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New study traces 'forever chemicals' to unexpected location: 'There is a need for federal and state agencies to ... protect people'

"The spread of these chemicals has ecological and human health implications."

"The spread of these chemicals has ecological and human health implications."

Photo Credit: iStock

Toxic "forever chemicals" called PFAS are found in a shocking range of products worldwide. They're even found in worryingly high levels in human blood, where they are likely to contribute to cancer, birth defects, and kidney disease. 

Now, a new study has traced how they move through the ocean, as covered in an essay by two of the study's scientists published by Scientific American — and has uncovered damning evidence of the sources of this dangerous pollution.

What happened?

Environmental analytical chemists at Florida International University's Institute of the Environment used water samples from different locations and depths in Biscayne Bay to trace the path of PFAS moving through the water. They quickly identified the source of the contamination: the exits of urban canals, including the Miami River, Little River, and Biscayne Canal.

They tracked the pollution as it flowed through the bay, finding that the concentration was six times higher in surface water than it was 13 feet or more below the surface.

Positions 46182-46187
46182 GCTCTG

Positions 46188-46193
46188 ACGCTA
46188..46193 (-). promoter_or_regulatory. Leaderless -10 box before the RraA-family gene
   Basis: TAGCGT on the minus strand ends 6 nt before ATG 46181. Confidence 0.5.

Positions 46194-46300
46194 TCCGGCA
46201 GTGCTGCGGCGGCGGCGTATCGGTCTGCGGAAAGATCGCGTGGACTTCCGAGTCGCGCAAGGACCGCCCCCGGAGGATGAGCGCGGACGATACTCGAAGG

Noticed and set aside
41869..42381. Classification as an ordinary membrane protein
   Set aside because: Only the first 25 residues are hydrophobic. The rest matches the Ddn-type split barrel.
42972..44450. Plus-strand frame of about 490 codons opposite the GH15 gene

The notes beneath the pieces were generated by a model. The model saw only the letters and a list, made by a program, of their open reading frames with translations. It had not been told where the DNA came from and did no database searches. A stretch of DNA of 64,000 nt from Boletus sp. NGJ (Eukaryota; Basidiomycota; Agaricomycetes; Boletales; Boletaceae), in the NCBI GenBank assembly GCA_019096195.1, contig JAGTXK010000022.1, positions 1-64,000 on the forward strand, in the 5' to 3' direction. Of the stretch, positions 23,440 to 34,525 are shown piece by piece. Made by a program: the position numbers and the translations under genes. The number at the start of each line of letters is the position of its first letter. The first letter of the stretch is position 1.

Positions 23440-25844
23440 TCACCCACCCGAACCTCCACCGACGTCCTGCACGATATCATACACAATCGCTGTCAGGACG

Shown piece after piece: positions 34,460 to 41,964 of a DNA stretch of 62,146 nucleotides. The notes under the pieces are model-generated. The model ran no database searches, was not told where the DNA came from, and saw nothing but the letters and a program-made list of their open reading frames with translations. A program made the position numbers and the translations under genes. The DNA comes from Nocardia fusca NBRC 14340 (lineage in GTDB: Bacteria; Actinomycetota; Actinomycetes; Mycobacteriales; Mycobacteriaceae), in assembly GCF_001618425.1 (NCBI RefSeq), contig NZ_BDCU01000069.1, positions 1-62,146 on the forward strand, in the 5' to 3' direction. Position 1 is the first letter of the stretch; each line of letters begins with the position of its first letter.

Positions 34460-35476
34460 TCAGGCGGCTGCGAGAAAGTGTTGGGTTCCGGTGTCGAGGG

They also identified the types of PFAS in the water to narrow down the potential sources. 

They found that one major source was likely sewage contamination, because of the presence of PFAS used as stain and grease repellents in household products and food packaging. Another major contributor was military and airport facilities, which have been involved in PFAS pollution before.

"We believe there is a need for federal and state agencies to develop guidelines and implement action plans to protect people and the aquatic life in Biscayne Bay," the study's scientists, Olutobi Daniel Ogunbiyi and Natalia Soares Quinete, wrote in their essay. 

Why does it matter?

Scientific American explains that when PFAS enter the environment, they stay without breaking down for an incredibly long time, which is why they're called forever chemicals. They also tend to build up in living things. 

"Because PFAS can enter the food chain and accumulate in marine plants and animals, including fish that humans eat, the spread of these chemicals has ecological and human health implications," said the researchers in the statement of their findings.

Since the concentration was highest near the surface of the water, surface-dwelling fish are likely to be most affected. Those include mackerel, tuna, and mahi-mahi, all of which are popular seafood options. The more pollution those fish are exposed to, the more PFAS people will be swallowing with their fish dinners.

What can we do about the PFAS pollution?

The best way to reduce PFAS in the environment is by using fewer of these products at home. As Scientific American points out, that includes nonstick pots and pans, fast food and popcorn packaging, water-resistant clothing and cosmetics, and stain-resistant textiles like carpets.

Scientists are also working on ways to destroy or break down PFAS into harmless components instead of remaining as truly "forever chemicals," but the research is ongoing.

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